NTG Case Study Essay

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Diagnosis History and clinical examination in NTG is similar to PAOG with special attention to some differences.
1) History
Special attention should be made to systemic associations and predisposing factors, including migraine, Raynaud’s phenomenon, episodes of shock, systemic hypotension and obstructive sleep apnea. All these factors may contribute to compromised ocular blood flow. (Kanski & Bowling, 2011).

2) Clinical examination

There is evidence that the left eye is 2.5 times more likely to be affected first. However, with increasing age, it becomes a bilateral disease. The IOP is within the normal range. The eye with the higher IOP usually corresponds to more glaucomatous damage. Although the IOP remains normal in most of the patients,
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(Firat et al., 2013). Also GCC loss was found to be more localized in NTG, compared to diffuse loss in PAOG. (Kim et al., 2013).

Differential Diagnosis:

1) POAG with apparently normal IOP due to diurnal fluctuation.
2) Previous episodes of high IOP due to trauma, uveitis or steroids therapy.
3) High IOP masked by systemic treatment, such as systemic beta blockers, started after glaucomatous damage has already happened.
4) Retinal nerve fiber layer defects due to myopic degeneration or optic disc drusen.
5) Congenital disc anomalies simulating cupping, such as disc pit or coloboma.
6) Neurological lesions causing compression on optic nerve or chiasma, and producing visual field defects simulating glaucoma. Therefore, neuroimaging is important if any suspicion arises.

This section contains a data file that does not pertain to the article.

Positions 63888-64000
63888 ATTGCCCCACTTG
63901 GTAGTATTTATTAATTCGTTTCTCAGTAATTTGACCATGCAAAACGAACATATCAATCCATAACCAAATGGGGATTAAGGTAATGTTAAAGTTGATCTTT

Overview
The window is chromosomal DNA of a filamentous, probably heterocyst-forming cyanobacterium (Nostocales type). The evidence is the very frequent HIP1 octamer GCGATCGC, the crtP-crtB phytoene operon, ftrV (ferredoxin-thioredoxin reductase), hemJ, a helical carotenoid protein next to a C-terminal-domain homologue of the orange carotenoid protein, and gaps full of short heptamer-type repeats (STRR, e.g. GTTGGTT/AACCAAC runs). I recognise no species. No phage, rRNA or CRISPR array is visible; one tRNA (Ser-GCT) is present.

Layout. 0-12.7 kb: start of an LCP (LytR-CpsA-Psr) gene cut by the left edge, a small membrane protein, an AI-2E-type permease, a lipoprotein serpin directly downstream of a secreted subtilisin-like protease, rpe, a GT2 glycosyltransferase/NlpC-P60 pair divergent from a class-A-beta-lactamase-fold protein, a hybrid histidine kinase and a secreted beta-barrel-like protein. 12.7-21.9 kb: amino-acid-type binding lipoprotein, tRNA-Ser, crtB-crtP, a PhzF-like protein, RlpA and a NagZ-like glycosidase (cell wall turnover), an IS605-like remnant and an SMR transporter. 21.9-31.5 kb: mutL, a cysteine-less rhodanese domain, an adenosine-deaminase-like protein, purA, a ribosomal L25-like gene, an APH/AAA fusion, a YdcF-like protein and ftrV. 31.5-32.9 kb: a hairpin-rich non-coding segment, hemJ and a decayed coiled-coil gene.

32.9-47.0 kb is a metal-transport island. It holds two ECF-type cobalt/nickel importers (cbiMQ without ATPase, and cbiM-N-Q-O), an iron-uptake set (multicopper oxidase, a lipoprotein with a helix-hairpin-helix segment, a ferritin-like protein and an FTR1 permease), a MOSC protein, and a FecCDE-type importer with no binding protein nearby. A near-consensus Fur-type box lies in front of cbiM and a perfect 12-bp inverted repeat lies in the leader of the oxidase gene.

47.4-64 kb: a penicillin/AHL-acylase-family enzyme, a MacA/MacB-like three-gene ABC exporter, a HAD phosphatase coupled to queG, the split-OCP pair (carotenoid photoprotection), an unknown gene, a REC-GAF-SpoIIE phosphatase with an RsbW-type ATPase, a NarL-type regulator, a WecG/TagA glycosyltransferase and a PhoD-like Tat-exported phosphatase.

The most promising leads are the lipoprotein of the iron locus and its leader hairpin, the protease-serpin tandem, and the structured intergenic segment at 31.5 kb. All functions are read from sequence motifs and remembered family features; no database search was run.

7) Previous anterior ischemic optic neuropathy (AION), or optic nerve insult due to hypovolemia and shock. (Kanski & Bowling,
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Prostaglandin analogues are considered the gold standard for medical treatment of glaucoma. They are effective in IOP reduction with adequate diurnal control. Topical beta blockers have the risk of systemic hypotension, which is of particular concern in NTG. Topical alpha agonists were shown to have a neuroprotective effect in animal models. (Song & Caprioli, 2014).
Several prostaglandin analogues like travoprost 0.004% (Naito et al., 2016) and tafluprost 0.0015% (Keating, 2016) showed effective and sustained reduction of IOP. Combination of prostaglandin analogs with timolol also showed greater reduction of IOP than prostaglandin monotherapy. (Igarashi et al., 2014).
However, a study conducted on 4 prostaglandin analogues: latanoprost, travoprost, tafluprost, and bimatoprost, showed that up to 15% of NTG patients receiving prostaglandin analogues were non-responders. The percentage of non-responders was significantly lower with bimatoprost. (Inoue et al., 2016).
The Low-Pressure Glaucoma Treatment Study (LoGTS) followed up patients using either timolol or brimonidine as monotherapy for NTG. Patients on brimonidine showed lower incidence of visual field progression, although the reduction in IOP was similar between both groups. This could be related to the neuroprotective effect of brimonidine. (Krupin et al.,

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